Tuesday, June 25, 2013

Danny Boy the Headless


Normally I'm not the kind of guy who bad mouths art.  After all, we all have differences of opinion on what constitutes art in and of itself.  And of course the purpose of art is how we interpret it.  What does the art mean?  What did the artist intend for it to mean?

The video, which you can watch here when you're done reading, is entitled "Danny Boy" and comes from Poland.  Directed by Marek Skrobecki, the short film was put on youTube in June.  The synopsis provided by the poster is simple "A young poet falls in love. A city awaits a drama to unfold."  And yet these simple words do nothing to express the horror of what follows when you watch.

In "Danny Boy" we are treated to a world where everyone is headless.  A city skyline dominates the view and the only thing that stands out is two tall skyscrapers in the distance, reminiscent of New York's World Trade Center.

As the camera brings us to street level, one headless individual actually wears a sign that says "Blind" and everyone in the city stumbles about, crashing into walls, light poles, and other obstacles.  Some are even dumb enough to drive cars, carelessly and quite unknowingly driving over their neighbors like mowed wheat.  No one hears the engines.  They literally have no sense.

And yet through this chaos of sadness moves a young man who sees.  He has a head, eyes, ears, and a mouth, and as he looks on at this world in pity, we see him lovingly and painstakingly begin constructing something out of wood.  Midway through his project though he happens upon a woman and his priorities change.  He dates her and eventually she discovers his dirty secret.  He has a head.  And when she runs away, silently screaming, the young man resolves to finish his project.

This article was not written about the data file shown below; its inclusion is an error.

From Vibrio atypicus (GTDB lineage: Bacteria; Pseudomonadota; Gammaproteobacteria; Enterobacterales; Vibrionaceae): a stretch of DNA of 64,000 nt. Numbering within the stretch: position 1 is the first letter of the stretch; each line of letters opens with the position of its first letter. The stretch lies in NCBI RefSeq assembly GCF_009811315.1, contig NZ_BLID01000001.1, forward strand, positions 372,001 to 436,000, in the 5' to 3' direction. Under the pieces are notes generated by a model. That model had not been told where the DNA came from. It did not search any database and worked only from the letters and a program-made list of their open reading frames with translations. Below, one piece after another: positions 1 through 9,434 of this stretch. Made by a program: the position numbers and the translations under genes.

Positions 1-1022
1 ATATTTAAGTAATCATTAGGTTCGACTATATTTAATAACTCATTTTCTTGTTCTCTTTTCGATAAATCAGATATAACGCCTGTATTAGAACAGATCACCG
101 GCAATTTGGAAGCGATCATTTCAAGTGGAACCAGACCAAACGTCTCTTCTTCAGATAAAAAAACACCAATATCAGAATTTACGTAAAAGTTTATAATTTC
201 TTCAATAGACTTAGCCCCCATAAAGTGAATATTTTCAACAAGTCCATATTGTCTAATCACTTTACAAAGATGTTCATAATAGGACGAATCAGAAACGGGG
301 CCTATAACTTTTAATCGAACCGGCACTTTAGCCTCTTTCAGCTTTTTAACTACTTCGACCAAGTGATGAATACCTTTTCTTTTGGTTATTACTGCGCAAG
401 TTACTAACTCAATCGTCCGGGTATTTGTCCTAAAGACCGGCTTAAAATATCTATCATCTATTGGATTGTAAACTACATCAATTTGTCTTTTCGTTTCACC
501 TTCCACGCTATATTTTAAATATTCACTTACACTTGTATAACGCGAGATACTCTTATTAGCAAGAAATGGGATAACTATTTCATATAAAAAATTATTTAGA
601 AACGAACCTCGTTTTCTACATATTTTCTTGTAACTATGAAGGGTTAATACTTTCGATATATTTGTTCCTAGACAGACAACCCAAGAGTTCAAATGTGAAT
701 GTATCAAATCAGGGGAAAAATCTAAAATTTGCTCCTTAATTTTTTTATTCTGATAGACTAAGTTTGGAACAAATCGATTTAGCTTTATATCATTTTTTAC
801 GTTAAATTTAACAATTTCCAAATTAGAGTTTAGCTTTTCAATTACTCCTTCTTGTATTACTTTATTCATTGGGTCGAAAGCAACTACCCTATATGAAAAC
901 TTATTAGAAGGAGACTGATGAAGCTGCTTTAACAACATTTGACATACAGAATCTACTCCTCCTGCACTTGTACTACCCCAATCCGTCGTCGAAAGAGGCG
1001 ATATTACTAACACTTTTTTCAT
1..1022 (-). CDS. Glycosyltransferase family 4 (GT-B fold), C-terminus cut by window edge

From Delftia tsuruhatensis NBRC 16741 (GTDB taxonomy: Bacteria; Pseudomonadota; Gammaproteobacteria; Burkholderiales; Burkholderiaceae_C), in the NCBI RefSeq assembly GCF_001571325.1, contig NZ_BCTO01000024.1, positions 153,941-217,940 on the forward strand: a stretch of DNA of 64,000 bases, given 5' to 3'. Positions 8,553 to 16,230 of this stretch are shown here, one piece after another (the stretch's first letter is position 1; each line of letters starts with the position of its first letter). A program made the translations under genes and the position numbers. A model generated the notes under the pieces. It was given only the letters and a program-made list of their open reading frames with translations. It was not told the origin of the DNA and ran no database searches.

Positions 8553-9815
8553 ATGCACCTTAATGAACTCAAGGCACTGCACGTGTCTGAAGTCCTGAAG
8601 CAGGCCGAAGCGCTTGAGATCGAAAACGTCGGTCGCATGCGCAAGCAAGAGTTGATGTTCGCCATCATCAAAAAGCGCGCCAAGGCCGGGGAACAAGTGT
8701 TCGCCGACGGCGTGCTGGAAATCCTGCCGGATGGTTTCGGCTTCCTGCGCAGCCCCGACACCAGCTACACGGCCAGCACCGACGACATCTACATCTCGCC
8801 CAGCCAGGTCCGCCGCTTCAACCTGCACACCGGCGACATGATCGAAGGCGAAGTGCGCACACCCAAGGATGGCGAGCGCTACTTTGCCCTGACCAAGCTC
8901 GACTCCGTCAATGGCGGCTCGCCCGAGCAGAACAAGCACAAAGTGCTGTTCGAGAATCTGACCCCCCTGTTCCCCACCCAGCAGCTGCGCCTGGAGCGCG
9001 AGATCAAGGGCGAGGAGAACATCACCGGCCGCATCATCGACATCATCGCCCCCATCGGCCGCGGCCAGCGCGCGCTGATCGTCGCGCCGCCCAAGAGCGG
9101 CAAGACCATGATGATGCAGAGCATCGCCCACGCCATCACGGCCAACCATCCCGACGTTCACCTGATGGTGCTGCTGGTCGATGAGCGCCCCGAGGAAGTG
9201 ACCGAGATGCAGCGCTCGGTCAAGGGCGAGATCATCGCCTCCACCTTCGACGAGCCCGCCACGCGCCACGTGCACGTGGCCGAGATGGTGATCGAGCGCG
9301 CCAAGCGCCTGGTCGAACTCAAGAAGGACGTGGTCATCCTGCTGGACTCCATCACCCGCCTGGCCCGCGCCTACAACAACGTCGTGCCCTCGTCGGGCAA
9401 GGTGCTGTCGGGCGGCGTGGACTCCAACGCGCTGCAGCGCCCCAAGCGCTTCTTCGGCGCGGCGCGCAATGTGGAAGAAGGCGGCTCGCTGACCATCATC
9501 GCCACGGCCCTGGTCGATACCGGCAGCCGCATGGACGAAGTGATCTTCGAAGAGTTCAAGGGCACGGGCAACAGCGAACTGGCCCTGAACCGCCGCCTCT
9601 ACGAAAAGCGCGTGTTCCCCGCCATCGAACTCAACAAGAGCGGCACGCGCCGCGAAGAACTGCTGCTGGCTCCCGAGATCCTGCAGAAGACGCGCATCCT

I saw it coming before we even got there, but as you might expect, the man constructs a guillotine.  He lays himself upon it and in seconds the blade descends and lops of his head.  The Queen of Hearts couldn't have done it better.  Then to my astonishment, the boy's body rises, the bleeding stump still leaking blood.  The boy stumbles from the apartment and finally matches the disturbing chaos of a city blind and dumb.  Eventually he meets the headless girl of his dreams, embracing her.  Her hands find his bloody stump and he clearly meets her standards.  Now he is as blind and dumb as she is.  They turn and walk into the sunset, and then an airplane crashes into the tall skyscraper in the distance.  Smoke rises up in an uncomfortable resemblance to the black column of jet fuel and flames that scorched the first of the Twin Towers on 9-11.  And suddenly the movie takes on new meaning.


I'm sure you can see the allegory.  The blind and dumb people, crashing headlong through their lives, unaware how they are hurting others, stands for America and her perceived foreign policy.  Just to drive the point home, the man with sign makes sure we understand that he is BLIND.   And the one individual who sees the madness and sorrow the world has created, ends up yielding to his own hedonistic longing and lopping off his own head in order to conform.  And in the end, the young man moves on his blissful ignorance of his surroundings, his world doomed.  The question remains: how many other headless people in this metaphor for America chopped off their own heads, sightless, deaf, and dumb, ignoring what their country was really doing to others.

I may be over analyzing, but I don't think I am.  The centerpiece of the initial scene makes the Twin Towers analogy rather clear, turning what might have been an art piece on "a young poet falls in love. A city awaits a drama to unfold," into a political point that is insulting, arrogant, and frankly idiotic.  I would have expected this sort of thing from a Frenchman, or German, than a Pollock.  And yes - I'm a quarter Polish.

So what do you think?  Art film misinterpreted, or political satire meant to tweak our collective American noses? Watch and you tell me.

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